The troubled world of global business needs an updated version of capitalism that bridges the gap between fiscal and social responsibility, recently retired Coca-Cola chairman and CEO Neville Isdell told Thunderbird graduates May 1 during commencement exercises in Glendale, Ariz.
“We need leaders who will help update capitalism for the challenges the world faces today,” said Isdell, who received an honorary doctor of international law during the ceremony. “The world needs leaders who are culturally aware, who are able to adapt and to work globally. And the world needs, more than ever, leaders of the highest ethical caliber. In short, the world needs more T-birds.”
Isdell, a native of Ireland, started his career in social work but crossed to the corporate side in 1966, when he became a management trainee for Coca-Cola in Zambia. He said the gap between business and the social sector was wide in the 1960s.
“There was no middle path back then,” he said. “There was no connection.”
He started working at Coca-Cola determined to find that connection — a “dynamic intersection” where business and social responsibility converge. Under his leadership, the company reached high levels of employee engagement and earned recognition for its mission to promote environmental sustainability.
These efforts resulted in Coca-Cola’s return to Fortune’s “World’s Most Admired Companies” list in 2006. In 2009 the company moved up to No. 12 in the global ranking.
“I realized I could do more good in the world of business to better people’s lives and to better society than I could do in social work,” said Isdell, who retired for the third time on April 22. “I realized that one can pursue both business and improving society at the same time. In fact, they go hand in glove.”
Isdell called the updated version of business “connected capitalism.” He said businesses that prosper in 21st century will be those that make four critical connections.
Connected to community
The first connection that business leaders must make is with their local communities.
“We must become – both in perception and in reality – part of the local fabric of everyday life in the communities in which we operate,” Isdell said. “Globalization without localization creates alienation.”
In the end, he said, businesses must be seen as us and not them.
Connected to governments and nonprofits
The second connection that business leaders must make is with governments and social sector organizations.
Isdell said business, government and social organizations can form a “triangle of sustainability” to address global challenges such as hunger, poverty and global warming.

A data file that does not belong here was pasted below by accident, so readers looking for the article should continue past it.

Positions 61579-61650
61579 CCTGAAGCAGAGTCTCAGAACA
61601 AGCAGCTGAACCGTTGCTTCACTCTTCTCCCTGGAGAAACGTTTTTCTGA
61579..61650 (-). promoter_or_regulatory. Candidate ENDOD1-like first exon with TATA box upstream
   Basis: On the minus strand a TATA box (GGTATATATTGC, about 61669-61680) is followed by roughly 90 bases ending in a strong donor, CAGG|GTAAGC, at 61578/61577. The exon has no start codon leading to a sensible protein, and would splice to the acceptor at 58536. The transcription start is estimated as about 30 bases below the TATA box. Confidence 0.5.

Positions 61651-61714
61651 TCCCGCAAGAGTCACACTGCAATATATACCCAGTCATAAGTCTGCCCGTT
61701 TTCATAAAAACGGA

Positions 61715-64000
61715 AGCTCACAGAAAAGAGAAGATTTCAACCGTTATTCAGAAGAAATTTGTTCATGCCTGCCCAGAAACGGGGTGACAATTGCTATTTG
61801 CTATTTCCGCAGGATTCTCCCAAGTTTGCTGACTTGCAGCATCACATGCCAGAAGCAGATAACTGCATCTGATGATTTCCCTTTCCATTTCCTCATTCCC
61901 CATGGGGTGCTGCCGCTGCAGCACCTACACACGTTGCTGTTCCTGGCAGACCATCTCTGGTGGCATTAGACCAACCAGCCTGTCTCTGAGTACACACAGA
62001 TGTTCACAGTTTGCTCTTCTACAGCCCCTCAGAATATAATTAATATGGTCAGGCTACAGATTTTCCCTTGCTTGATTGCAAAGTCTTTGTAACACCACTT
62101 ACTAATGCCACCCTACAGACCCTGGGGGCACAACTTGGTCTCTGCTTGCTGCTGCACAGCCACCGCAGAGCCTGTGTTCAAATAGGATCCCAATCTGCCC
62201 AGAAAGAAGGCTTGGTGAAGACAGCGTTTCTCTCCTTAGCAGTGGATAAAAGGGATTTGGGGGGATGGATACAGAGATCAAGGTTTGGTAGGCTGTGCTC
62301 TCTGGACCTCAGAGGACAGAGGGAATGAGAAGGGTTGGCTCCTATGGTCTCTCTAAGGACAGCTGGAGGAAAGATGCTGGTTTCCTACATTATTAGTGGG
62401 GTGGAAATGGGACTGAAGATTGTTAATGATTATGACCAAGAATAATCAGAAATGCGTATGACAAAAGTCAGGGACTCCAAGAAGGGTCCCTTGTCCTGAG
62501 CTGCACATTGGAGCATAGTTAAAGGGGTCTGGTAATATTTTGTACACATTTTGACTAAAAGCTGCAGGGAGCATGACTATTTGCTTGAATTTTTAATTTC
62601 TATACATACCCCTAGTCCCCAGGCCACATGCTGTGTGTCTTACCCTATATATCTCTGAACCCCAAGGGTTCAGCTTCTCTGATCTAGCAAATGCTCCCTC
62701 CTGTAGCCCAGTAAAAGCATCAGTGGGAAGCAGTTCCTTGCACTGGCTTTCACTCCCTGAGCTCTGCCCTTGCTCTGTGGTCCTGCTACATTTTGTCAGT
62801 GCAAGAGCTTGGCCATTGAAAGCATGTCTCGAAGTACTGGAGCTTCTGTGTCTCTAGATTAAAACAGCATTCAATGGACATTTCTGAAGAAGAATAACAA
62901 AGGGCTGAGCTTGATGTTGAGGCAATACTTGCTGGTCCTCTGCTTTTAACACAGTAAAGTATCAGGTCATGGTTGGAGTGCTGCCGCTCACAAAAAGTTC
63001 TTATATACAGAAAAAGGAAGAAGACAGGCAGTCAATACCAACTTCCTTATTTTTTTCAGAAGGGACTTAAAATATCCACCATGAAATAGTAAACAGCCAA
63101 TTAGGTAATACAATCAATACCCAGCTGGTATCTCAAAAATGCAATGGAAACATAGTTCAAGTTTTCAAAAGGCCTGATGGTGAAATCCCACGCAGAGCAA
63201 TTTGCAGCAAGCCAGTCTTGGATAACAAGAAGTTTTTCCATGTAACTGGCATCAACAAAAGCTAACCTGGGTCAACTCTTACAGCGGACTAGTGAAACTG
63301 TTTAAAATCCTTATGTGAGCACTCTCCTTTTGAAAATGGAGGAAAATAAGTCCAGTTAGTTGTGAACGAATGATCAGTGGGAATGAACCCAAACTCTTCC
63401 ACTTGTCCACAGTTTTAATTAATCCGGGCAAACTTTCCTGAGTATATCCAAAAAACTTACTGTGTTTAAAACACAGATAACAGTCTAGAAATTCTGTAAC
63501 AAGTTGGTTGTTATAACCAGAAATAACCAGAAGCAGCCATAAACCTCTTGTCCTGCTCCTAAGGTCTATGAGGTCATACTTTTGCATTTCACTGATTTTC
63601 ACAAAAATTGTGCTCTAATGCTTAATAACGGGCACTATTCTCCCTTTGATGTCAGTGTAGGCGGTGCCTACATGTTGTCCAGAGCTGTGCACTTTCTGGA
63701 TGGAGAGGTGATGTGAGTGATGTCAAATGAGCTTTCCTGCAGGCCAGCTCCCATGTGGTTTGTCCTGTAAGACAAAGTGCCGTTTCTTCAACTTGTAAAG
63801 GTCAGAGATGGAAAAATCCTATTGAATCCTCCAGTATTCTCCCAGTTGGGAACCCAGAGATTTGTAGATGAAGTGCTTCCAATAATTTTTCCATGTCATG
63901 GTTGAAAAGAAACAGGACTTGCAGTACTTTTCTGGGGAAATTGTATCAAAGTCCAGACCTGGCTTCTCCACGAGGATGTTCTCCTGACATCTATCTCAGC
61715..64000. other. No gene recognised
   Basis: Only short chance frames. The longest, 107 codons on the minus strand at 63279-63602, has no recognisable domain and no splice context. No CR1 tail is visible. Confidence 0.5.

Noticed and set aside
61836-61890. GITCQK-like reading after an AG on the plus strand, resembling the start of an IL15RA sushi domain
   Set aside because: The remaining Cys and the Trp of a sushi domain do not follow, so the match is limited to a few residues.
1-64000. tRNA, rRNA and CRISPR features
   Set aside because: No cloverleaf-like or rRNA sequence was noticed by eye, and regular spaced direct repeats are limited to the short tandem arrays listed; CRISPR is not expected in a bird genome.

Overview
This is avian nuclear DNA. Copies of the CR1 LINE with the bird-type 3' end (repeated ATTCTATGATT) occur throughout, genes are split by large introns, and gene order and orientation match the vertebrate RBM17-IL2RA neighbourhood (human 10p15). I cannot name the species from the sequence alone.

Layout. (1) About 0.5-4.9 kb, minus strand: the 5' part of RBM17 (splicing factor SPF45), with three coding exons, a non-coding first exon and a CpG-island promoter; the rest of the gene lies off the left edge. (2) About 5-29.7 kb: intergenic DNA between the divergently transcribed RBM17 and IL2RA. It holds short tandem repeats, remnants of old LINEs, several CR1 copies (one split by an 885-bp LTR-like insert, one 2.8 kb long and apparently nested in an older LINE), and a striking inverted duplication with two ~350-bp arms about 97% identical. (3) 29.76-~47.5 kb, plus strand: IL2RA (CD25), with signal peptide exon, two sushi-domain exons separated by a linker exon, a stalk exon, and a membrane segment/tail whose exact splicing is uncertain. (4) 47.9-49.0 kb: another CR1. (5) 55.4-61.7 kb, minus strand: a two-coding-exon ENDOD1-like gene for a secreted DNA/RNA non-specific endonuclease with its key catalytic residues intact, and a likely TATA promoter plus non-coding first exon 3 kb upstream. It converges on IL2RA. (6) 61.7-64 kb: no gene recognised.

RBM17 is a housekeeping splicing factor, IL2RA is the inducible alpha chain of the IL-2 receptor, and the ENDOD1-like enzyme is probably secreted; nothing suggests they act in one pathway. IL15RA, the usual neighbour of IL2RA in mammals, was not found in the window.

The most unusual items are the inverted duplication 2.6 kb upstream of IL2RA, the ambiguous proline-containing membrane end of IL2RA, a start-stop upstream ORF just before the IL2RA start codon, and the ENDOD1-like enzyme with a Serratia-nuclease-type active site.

“It’s going to take those three elements of society to create the scale and the multiplier effect that allows us to effectively address these challenges for which the order of magnitude is huge,” he said.
Connected to sustainability agenda
The third connection that business leaders must make at the core of their organizations is with the sustainability agenda.
“In the past, businesses practiced philanthropy,” Isdell said. “But there was no focus in those investments. Today the sustainability agenda needs to be inherent at the core your business.”
He said such focus on sustainable prosperity creates legitimacy for companies with their boards, shareholders and employees.
Connected to employee values
Finally, business leaders must connect with the values of their employees.
Isdell said employees at all levels of any organization do things in their personal lives to improve their communities. They volunteer at their children’s schools, at church or even with youth sports teams.
But they leave these values behind when the come to work. “So often when we enter the workplace, it’s almost hermetically sealed,” he said. “That connection is not there within the business.”
He said leaders that learn how to bridge this divide end up with better employees who are better motivated and better engaged.
“The world has changed,” Isdell said. “Our new era requires new types of leaders — people who don’t rely on the old dictum that the only purpose of business is to enrich shareholders. That is insufficient and inappropriate in today’s world.”
Overall, Thunderbird awarded 239 graduate degrees and 38 certificates to students from 35 countries during the ceremony at the Renaissance Glendale Hotel and Spa. Isdell’s honorary degree was the 36th that Thunderbird has awarded in its 63-year history.
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